Sudhir Bhandari

and 5 more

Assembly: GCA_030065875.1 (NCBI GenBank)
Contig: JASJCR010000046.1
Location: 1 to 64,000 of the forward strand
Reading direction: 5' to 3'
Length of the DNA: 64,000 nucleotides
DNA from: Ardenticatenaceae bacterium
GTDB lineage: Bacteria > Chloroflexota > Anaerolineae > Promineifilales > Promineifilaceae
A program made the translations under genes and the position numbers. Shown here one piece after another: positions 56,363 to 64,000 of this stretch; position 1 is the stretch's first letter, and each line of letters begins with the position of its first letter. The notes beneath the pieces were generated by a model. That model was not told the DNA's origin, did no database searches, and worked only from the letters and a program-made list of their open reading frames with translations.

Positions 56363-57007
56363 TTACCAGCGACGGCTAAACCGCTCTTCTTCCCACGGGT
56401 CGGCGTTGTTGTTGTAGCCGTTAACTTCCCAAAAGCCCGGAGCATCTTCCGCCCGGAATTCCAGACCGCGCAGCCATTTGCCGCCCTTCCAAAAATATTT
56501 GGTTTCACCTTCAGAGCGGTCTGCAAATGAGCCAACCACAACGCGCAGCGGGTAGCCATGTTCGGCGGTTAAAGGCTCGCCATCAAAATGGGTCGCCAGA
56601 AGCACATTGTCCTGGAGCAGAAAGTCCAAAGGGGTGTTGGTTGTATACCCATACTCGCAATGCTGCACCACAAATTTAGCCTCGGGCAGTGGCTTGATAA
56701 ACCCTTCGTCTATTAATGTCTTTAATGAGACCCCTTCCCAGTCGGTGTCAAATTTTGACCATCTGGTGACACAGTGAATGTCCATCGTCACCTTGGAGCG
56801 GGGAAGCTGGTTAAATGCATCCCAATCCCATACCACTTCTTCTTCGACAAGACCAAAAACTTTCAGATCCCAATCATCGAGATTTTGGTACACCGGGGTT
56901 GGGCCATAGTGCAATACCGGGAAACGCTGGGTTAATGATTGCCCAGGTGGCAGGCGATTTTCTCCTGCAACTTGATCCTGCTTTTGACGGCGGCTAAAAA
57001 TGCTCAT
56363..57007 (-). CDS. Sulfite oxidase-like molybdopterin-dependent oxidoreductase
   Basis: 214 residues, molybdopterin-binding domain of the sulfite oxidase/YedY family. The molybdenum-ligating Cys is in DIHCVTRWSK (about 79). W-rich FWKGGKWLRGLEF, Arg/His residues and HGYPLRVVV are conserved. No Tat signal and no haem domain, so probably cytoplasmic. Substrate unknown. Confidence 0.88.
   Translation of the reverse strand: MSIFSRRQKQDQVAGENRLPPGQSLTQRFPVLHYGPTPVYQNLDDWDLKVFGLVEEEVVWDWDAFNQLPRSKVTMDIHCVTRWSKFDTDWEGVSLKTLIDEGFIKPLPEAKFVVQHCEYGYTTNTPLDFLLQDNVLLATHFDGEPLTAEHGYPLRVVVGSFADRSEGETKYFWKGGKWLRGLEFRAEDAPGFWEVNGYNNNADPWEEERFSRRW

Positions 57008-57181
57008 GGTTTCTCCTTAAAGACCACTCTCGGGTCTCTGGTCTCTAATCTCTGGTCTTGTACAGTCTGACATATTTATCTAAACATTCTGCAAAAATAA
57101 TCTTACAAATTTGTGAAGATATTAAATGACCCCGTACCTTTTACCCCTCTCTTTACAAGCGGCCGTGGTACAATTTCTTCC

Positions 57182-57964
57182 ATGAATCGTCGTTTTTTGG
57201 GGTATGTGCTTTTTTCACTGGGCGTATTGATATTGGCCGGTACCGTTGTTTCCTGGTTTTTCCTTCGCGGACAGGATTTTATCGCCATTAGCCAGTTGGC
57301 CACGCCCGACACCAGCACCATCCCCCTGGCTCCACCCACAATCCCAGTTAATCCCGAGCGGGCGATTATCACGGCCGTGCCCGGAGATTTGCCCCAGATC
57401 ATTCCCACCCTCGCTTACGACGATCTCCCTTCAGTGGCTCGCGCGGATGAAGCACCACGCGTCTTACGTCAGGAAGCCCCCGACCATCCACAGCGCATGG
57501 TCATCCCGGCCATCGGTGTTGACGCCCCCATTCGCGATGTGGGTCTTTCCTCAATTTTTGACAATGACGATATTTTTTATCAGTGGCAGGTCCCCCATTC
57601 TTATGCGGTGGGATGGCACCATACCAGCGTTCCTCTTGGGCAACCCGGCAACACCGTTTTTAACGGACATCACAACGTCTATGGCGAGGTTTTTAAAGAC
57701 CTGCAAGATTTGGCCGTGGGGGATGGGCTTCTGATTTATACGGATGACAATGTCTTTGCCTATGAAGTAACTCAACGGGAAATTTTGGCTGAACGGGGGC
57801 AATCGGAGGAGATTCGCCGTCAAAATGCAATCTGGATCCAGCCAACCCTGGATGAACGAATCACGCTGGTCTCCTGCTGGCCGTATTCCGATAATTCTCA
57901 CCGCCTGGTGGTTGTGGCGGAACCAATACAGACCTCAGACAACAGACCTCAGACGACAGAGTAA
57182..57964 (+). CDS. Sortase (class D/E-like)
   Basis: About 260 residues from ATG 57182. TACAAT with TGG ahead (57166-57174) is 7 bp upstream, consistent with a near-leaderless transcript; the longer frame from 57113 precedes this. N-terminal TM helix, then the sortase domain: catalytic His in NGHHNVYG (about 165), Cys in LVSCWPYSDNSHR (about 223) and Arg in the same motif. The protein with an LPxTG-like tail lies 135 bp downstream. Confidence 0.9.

Introduction COVID-19 has presented an unprecedented situation to the medical world. With the high infectivity rate, the search for ideal prognostic tests is on. Neutrophil lymphocyte ratio (NLR) has been used as a prognostic marker in several infectious, inflammatory and malignant conditions. We aim to assess the utility of NLR as a prognostic marker in COVID-19. Materials and methods: 142 confirmed COVID-19 patients were included in the study. A detailed clinical Performa was filled. Complete blood count and coagulation parameters were done in each patient. Based on the clinical criteria, the patients were classified as asymptomatic (100) and symptomatic (42). The symptomatic patients were subjected to CT chest examination and were assigned a CT severity index. Using clinical presentation, organ dysfunction, oxygen requirement and CT severity index the patients were classified as mild and severe COVID-19 groups. NLR, coagulation parameters and CT severity index were compared. Results: 46.4 % of males and 17.8 % of females had neutrophilia. 37(38.1 %) males had 14 (31.1 %) females had lymphopenia. NLR was between 1-3.5 in 83 (58.45%) cases and 59 cases (41.5%) had NLR >3.5.Of these 59 cases, 50 had a deranged FDP/D-dimer levels. The Receiver Operating Characteristics (ROC) curve analysis was carried out to indicate the sensivity and specifity of NLR and its respective optimal cut-off value for predicting severity in COVID. NLR >3.5 helped in predicting severity of COVID with a sensitivity of 60% and specificity of 70%. Conclusion: High NLR (>3.5) indicates a severe form of disease. ’What is already known about this topic? Covid 19 is an emerging pandemic and researchers are trying to find the various diagnostic and prognostic parameters. What does this article add? This article tries to assess a new prognostic marker for covid 19